Structure: Marr-Orbeli site 26.
Other designations: Gürcü Kilisesi.


This church was a large, rectangular structure with a double-pitched roof and no dome. Internally, it had a single nave ending in a semicircular apse. The entrance appears to have been on the west elevation. Along the internal north and south walls was an arcade of three bays separated by engaged columns. Arches rising from these columns crossed the width of the nave and supported a barrel vaulted roof. There was a window in the apse, and in at least one bay of the south wall (not shown on the plan below).

Under the nave there was a long, barrel vaulted room. It was partly underground and may have served as a crypt. If it had an external entrance then it would have been on the south facade. Old photographs indicate that a structure was once built against the south wall of the church, perhaps it served as a vestibule to this vaulted room.

Only the north wall of the nave now remains standing. Most of the south wall had collapsed around the year 1840, but the walls of the apse still survived. To consolidate the structure, missing facing stones at the base of the apse were replaced in a restoration undertaken by Nikoli Marr in 1912. The church was in its current condition by the early 1960s, when the Turkish-Armenian photographer Ara Güler photographed it.

The Bas-Reliefs

In the two arcades closest to the apse are groups of figurative sculpture carved in bas-relief. These depict two scenes from the Live of the Virgin: the Annunciation and the Visitation. The scenes are depicted in the conventional manner, except that none of the figures have halos.

The Annunciation depicts the moment when the Angel Gabriel tells Mary that she is carrying the incarnation of God; "Hail thou that art favoured, the Lord is with Thee", (Luke 1:28). The Visitation happened shortly after the Annunciation. Mary paid a visit to her cousin Elizabeth, who was also pregnant (having miraculously conceived the future St. John the Baptist). They embraced and "when Elizabeth heard the salutation of Mary, the babe leapt in her womb; and Elizabeth was filled with the Holy Ghost", (Luke 1:41).

The Georgian Inscriptions

On part of the south wall was an inscription in Georgian, dated 1288. When the fallen remains of the rest of the south wall were excavated in 1910, another inscription in Georgian was recovered. This inscription was discovered on 44 facing blocks of stone, out of a probable original 50, and was 20 lines long. The fragments were removed, re-assembled, and displayed outside the Ani museum (the Minuchihr mosque). After the First World War the inscription vanished. In 1998 five of the missing blocks were discovered built into the walls of houses in Ani (Ocakli) village.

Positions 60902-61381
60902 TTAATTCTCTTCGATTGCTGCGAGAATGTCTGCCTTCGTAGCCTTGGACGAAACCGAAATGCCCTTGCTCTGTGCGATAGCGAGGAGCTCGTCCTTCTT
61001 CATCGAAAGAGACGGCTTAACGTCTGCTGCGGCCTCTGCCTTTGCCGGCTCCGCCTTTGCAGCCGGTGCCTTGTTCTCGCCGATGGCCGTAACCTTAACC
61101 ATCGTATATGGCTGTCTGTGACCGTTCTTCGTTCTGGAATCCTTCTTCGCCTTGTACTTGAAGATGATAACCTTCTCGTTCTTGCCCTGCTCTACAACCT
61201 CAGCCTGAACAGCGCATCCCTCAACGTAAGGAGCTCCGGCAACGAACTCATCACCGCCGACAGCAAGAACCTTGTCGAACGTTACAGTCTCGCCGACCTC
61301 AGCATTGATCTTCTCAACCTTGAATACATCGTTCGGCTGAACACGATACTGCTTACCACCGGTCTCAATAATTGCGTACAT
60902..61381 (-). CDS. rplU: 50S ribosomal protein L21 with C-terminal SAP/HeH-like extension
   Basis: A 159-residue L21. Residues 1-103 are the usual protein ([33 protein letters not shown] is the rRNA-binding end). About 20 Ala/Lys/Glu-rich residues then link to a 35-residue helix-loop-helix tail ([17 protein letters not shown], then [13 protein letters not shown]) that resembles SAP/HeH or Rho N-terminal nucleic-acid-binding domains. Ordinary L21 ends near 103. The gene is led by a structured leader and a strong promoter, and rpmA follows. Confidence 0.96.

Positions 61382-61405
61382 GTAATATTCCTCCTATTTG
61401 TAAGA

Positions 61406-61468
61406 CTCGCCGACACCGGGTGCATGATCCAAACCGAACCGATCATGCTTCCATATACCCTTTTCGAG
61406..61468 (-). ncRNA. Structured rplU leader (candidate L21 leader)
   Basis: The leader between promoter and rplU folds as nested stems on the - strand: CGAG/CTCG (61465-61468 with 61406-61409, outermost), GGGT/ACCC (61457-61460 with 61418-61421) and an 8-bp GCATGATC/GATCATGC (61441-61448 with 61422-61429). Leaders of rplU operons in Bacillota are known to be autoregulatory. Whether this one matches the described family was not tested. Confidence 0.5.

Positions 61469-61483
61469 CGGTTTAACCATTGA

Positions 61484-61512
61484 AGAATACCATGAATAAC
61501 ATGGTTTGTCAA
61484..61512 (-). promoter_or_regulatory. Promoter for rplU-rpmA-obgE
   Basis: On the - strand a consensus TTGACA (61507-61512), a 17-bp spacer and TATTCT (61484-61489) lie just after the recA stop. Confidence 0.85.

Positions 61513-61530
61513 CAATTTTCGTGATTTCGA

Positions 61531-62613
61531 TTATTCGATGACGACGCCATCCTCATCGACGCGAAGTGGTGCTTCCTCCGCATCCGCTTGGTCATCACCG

The inscription was dated 1218 and recorded a pastoral sermon by Epiphane, the Catholicos of Georgia, to Georgians living in Ani. At the end it was signed (in Armenian) by Grigor, the Armenian archbishop of Ani, and by the emir Vahram, the governor of Ani. It announced the reduction of Church taxes, encouraged the faithful to be more generous, and warned the Georgian priests against following heretical practices.

During this period "Georgian" did not simply mean an ethnic Georgian, it had a denominational meaning and would have designated all those in Ani who professed the Chalcedonian faith. Although the Georgian Church controlled this church, its congregation would have mostly been Armenians.

No building inscriptions survive to date this church - the Georgian inscriptions could indicate a 13th century date, when Ani was under Georgian control. Alternatively, it could have been constructed during the early 11th century.

1.   An old photograph of the Georgian church

2.   The condition of the Georgian church today
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3.   The remains of the vaulted basement

4.   Arcades and engaged column on the north wall

5.   The bas-relief depicting The Annunciation
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6.   The bas-relief depicting The Visitation
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7.   Reconstructed inscription of Catholicos Epiphane